You and your partner may be able to minimize pain with a few changes to your sexual routine:
Jan. 24, 2015
- Switch positions. If you experience sharp pain during thrusting, the penis may be striking your cervix or stressing the pelvic floor muscles, causing aching or cramping pain. Changing positions may help. You can try being on top of your partner during sex. Women usually have more control in this position, so you may be able to regulate penetration to a depth that feels good to you.
- Communicate. Talk about what feels good and what doesn't. If you need your partner to go slow, say so.
- Don't rush. Longer foreplay can help stimulate your natural lubrication. And you may reduce pain by delaying penetration until you feel fully aroused.
- Use lubricants. A personal lubricant can make sex more comfortable. Try different brands until you find one you like.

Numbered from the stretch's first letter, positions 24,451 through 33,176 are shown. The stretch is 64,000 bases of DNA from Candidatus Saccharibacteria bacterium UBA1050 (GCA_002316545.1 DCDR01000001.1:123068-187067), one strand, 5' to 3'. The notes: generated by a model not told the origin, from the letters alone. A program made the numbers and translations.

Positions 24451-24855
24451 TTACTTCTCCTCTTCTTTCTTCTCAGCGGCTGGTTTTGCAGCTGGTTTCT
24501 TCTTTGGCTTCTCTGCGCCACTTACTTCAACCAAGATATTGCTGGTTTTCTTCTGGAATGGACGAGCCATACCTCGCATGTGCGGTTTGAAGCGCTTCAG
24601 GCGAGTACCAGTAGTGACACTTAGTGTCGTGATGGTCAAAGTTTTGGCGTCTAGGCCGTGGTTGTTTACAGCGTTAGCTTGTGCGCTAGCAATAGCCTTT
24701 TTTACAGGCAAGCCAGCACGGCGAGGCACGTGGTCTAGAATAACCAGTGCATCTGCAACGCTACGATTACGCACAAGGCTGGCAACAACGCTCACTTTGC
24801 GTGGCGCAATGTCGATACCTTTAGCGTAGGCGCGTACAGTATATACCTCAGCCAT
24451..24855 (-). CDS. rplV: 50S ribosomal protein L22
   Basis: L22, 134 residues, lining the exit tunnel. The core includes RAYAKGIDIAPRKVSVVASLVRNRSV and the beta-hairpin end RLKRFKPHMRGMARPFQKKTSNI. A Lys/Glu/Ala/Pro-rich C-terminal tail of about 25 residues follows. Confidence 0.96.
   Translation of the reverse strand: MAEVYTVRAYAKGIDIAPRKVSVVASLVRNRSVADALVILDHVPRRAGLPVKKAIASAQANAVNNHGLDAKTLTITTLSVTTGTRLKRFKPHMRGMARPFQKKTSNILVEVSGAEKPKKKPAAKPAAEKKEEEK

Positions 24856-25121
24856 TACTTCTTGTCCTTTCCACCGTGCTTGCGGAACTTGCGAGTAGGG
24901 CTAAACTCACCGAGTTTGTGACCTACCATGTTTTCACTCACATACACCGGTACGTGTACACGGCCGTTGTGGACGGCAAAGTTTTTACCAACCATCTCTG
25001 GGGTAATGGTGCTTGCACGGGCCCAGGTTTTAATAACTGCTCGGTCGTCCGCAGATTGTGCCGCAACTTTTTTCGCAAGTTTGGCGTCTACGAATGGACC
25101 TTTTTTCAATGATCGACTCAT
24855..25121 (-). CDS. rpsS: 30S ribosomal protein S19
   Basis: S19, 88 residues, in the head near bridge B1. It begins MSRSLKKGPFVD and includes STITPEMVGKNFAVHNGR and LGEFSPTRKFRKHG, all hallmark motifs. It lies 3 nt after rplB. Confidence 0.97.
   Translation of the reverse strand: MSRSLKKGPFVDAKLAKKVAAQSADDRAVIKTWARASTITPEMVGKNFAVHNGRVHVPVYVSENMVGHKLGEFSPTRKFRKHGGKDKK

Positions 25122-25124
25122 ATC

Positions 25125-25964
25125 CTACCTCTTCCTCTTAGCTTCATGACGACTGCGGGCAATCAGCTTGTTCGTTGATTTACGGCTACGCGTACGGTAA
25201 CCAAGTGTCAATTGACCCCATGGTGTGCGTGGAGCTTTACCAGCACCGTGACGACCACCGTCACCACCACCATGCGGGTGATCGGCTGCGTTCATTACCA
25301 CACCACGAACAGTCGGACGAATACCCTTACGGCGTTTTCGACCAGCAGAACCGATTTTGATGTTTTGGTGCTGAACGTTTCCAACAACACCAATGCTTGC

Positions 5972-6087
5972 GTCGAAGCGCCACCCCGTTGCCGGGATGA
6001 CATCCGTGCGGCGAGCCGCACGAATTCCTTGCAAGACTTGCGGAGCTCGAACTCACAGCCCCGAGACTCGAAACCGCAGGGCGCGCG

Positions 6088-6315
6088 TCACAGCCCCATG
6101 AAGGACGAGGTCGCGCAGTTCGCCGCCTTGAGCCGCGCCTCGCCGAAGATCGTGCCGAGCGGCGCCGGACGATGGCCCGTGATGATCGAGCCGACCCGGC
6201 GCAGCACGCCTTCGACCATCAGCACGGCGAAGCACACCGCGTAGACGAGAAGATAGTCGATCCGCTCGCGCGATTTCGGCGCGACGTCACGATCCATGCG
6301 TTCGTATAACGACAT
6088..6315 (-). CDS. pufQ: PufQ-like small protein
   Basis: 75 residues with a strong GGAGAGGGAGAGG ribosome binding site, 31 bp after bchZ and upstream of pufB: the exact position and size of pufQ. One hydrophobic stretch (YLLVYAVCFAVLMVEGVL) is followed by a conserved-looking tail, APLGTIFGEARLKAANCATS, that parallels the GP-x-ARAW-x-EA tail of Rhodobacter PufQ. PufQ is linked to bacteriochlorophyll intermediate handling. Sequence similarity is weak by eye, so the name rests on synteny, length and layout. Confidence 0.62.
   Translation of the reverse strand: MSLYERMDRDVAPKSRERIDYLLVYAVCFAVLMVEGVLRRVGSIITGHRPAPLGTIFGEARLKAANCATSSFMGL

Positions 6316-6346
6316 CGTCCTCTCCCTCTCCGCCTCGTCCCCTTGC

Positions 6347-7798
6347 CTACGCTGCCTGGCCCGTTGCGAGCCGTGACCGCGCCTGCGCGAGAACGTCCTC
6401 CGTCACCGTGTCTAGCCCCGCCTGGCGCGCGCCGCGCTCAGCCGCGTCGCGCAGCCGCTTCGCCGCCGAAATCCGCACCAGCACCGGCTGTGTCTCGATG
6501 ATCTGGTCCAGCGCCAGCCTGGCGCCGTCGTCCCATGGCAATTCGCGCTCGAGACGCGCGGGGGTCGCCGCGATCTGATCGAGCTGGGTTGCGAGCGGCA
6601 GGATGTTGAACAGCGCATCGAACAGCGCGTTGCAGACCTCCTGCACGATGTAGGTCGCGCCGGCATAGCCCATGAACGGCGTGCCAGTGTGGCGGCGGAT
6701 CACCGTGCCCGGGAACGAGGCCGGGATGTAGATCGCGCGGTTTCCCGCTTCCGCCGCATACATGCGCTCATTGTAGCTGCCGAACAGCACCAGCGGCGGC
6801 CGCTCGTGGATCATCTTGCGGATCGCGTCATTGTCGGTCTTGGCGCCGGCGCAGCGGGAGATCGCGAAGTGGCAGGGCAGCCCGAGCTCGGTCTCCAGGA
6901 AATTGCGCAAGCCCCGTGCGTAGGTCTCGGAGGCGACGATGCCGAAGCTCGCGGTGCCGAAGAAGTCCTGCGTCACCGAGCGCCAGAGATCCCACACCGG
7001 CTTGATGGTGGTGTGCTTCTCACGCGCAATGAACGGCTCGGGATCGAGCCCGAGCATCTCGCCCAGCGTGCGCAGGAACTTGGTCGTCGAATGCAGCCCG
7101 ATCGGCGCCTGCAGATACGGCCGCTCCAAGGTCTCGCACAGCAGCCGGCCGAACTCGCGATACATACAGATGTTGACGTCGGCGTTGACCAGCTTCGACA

- Ferri FF. Ferri's Clinical Advisor 2015: 5 Books in 1. Philadelphia, Pa.: Mosby Elsevier; 2015. https://www.clinicalkey.com. Accessed Dec. 6, 2014.
- Ebert MH, et al. Current Diagnosis & Treatment: Psychiatry. 2nd ed. New York, N.Y.: The McGraw-Hill Companies; 2008. http://www.accessmedicine.com/resourceTOC.aspx?resourceID=10. Accessed Dec. 8, 2014.
- Stewart EG. Differential diagnosis of sexual pain in women. http://www.uptodate.com/home/. Accessed Dec. 8, 2014.
- Lenz GM, et al. Comprehensive Gynecology. 6th ed. Philadelphia, Pa.: Mosby Elsevier; 2012. http://www.clinickey.com. Accessed Dec. 6, 2014.
- Dyspareunia. The Merck Manual Professional Edition. http://www.merckmanuals.com/professional/gynecology_and_obstetrics/sexual_dysfunction_in_women/dyspareunia.html?qt=dyspareunia&alt=sh. Accessed Dec. 8, 2014.
- Bachmann G, et al. Treatment of vaginal atrophy. http://www.uptodate.com/home/. Accessed Dec. 8, 2014.
- Rohren CH (expert opinion). Mayo Clinic, Rochester, Minn. Dec. 9, 2014.
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